HUNTSVILLE, Texas -- There's no question Gary Graham was a street punk responsible for a crime spree 19 years ago. But he insists his weeklong rampage of robbery, rape and theft did not include the fatal shooting of an Arizona man outside a Houston supermarket.
His execution, scheduled for Thursday evening, had drawn exceptional scrutiny, largely because of Republican Gov. George W. Bush's presidential bid and a national re-examination of capital punishment.
The fate of Graham, his court appeals exhausted, rested early Thursday with the 18-member Texas Board of Pardons and Paroles, which could recommend that Bush issue a 120-day reprieve, a commutation or a pardon.
The governor appoints the parole board, but is barred by law from halting the execution without a majority nod from the panel. The governor does have the power to grant a one-time 30-day reprieve in death penalty cases, but Graham received one in 1993 from Bush's predecessor, Democrat Ann Richards.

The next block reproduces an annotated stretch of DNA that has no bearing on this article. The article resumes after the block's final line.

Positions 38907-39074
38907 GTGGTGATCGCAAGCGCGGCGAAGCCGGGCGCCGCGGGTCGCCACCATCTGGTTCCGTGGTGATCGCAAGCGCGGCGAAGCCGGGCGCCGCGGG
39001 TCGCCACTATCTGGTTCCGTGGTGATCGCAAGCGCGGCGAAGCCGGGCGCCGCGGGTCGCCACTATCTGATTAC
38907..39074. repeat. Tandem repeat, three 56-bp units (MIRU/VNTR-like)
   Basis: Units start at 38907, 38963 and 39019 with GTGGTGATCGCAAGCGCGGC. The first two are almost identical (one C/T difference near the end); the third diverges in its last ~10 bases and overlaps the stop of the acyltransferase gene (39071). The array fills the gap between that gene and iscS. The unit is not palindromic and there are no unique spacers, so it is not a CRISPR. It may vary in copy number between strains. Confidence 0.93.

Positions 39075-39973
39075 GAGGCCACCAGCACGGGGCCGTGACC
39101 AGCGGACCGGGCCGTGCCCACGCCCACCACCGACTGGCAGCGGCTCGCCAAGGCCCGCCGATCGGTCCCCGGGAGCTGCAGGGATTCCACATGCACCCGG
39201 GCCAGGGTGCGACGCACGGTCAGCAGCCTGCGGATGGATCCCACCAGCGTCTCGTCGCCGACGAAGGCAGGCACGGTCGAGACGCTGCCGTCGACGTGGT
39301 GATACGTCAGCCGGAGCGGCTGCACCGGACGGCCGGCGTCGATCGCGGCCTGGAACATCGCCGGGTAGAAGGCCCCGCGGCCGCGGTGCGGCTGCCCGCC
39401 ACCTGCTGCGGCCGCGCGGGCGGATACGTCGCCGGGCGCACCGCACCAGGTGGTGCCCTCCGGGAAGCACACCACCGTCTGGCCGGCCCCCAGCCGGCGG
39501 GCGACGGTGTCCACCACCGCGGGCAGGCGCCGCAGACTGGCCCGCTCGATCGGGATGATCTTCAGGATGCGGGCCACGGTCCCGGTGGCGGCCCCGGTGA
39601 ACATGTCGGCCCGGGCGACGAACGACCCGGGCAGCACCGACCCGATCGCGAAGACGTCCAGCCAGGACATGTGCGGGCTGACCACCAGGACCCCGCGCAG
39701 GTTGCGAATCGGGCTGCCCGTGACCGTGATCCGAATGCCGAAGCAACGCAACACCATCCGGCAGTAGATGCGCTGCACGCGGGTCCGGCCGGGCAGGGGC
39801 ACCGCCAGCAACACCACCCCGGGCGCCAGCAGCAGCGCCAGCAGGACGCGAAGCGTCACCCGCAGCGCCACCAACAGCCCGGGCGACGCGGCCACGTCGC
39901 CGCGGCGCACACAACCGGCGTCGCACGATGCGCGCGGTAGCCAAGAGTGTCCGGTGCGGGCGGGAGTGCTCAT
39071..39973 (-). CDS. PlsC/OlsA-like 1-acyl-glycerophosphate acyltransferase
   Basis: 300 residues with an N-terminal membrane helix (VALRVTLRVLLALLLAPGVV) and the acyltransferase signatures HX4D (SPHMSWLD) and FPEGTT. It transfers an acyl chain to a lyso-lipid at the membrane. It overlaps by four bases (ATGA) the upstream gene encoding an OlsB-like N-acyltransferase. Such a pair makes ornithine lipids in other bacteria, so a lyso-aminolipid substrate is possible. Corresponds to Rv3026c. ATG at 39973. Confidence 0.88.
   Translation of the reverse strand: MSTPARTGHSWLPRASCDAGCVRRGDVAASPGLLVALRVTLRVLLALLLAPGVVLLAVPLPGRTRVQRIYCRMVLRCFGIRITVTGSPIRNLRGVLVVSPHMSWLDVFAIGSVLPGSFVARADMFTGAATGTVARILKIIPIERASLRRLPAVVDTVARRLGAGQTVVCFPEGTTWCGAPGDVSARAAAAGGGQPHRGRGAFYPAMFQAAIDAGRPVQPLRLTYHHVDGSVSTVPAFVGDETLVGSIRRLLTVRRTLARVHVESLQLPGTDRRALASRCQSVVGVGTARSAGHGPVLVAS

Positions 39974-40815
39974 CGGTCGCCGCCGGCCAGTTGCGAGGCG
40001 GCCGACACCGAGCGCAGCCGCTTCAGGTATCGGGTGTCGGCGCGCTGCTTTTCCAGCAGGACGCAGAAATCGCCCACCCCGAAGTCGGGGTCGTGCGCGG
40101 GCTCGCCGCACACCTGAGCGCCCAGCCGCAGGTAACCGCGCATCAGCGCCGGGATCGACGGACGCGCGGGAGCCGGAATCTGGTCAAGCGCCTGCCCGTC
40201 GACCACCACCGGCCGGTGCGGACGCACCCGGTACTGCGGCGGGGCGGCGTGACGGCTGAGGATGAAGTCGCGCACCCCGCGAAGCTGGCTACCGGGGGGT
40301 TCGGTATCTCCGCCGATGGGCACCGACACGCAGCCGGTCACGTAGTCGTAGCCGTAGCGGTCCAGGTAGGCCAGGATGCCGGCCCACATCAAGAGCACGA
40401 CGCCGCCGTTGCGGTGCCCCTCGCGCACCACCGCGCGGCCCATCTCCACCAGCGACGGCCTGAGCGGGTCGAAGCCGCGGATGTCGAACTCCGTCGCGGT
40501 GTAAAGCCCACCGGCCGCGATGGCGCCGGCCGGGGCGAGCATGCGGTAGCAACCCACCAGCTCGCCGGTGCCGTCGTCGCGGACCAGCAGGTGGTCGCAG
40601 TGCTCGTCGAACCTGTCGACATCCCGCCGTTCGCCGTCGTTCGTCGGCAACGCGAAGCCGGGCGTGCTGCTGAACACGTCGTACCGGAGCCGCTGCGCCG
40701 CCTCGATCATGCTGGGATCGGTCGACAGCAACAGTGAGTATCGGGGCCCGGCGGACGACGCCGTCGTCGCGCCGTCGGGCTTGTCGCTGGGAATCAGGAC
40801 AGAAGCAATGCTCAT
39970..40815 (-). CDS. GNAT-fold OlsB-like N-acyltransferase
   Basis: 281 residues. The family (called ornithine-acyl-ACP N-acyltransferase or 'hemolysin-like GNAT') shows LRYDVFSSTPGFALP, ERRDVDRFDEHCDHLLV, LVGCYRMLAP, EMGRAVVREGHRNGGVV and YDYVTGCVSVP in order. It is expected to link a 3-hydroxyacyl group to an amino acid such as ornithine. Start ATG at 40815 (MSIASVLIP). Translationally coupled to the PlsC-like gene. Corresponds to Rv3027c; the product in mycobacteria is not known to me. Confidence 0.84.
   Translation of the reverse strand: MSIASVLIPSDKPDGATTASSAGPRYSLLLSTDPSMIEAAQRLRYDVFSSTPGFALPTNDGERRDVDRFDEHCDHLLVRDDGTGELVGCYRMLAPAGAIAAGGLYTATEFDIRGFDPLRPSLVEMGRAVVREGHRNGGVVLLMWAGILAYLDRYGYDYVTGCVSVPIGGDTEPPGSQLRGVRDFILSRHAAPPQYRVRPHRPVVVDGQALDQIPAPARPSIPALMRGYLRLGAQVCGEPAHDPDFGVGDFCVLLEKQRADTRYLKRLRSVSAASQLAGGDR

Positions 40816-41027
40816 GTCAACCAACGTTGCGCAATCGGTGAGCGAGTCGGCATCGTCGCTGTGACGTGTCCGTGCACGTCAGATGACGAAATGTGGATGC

Texas has executed 22 inmates this year and 134 during Bush's 5 1/2 years in office.
Two years ago, Bush told the parole board to review the case of serial killer Henry Lee Lucas because of questions about the slaying for which Lucas was about to die. Lucas' death sentence eventually was commuted to life. And earlier this month, he authorized a reprieve for inmate Ricky McGinn pending DNA tests.
He has sent no similar messages about Graham's case.
The debate over Graham's case comes amid growing questions around the country about the death penalty. Illinois Gov. George Ryan has placed a moratorium on state executions and Bush and Vice President Al Gore have been forced to deal with the issue as they campaign for president.
Death penalty opponents have adopted Graham's claims of innocence and his contention that he unfairly was convicted, primarily because of testimony from a single eyewitness.
''The Gary Graham case is significant because if he is executed ... he will be the case that will be the most frail, the weakest evidence to justify any execution in the past 27 years,'' said Lawrence Marshall, legal director of the Center on Wrongful Convictions at Northwestern University School of Law.
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